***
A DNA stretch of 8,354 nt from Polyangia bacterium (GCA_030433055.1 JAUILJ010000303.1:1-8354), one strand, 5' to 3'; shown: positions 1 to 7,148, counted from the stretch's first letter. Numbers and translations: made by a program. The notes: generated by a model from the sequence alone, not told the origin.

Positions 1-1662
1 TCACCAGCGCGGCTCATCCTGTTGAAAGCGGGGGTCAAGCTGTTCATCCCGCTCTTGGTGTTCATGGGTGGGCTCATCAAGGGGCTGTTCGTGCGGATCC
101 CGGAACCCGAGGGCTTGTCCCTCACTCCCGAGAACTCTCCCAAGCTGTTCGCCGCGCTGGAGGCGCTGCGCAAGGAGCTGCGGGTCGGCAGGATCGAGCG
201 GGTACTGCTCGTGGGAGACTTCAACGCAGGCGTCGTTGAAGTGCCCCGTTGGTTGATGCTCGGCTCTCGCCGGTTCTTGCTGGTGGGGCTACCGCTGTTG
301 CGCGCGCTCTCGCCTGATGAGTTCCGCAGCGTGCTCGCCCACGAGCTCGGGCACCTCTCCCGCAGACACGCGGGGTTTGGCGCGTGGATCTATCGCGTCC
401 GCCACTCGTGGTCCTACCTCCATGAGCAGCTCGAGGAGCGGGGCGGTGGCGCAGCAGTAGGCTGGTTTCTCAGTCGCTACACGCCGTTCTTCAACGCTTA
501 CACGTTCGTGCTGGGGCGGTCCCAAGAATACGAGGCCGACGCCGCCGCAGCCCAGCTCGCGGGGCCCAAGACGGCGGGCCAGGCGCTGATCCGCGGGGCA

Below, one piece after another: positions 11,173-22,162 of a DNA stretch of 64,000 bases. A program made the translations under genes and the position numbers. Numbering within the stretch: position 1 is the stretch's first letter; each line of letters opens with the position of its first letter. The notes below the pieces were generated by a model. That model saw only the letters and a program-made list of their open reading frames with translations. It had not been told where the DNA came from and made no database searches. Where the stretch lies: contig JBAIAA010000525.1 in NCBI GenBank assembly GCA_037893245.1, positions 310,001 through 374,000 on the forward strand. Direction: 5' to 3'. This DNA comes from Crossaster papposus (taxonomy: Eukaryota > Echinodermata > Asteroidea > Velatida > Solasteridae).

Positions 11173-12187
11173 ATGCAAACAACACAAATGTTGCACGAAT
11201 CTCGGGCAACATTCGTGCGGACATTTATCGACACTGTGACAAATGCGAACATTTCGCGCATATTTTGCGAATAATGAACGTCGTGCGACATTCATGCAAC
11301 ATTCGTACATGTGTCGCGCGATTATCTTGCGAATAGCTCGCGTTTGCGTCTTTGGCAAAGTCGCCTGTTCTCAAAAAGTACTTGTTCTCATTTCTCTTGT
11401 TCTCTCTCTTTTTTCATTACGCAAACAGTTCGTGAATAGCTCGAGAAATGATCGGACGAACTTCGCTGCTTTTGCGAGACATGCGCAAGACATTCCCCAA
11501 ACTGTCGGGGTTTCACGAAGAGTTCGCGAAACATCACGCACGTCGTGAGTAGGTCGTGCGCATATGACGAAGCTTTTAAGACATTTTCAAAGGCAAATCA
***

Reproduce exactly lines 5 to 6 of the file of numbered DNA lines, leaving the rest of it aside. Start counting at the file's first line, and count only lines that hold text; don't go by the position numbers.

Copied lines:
201 GGTACTGCTCGTGGGAGACTTCAACGCAGGCGTCGTTGAAGTGCCCCGTTGGTTGATGCTCGGCTCTCGCCGGTTCTTGCTGGTGGGGCTACCGCTGTTG
301 CGCGCGCTCTCGCCTGATGAGTTCCGCAGCGTGCTCGCCCACGAGCTCGGGCACCTCTCCCGCAGACACGCGGGGTTTGGCGCGTGGATCTATCGCGTCC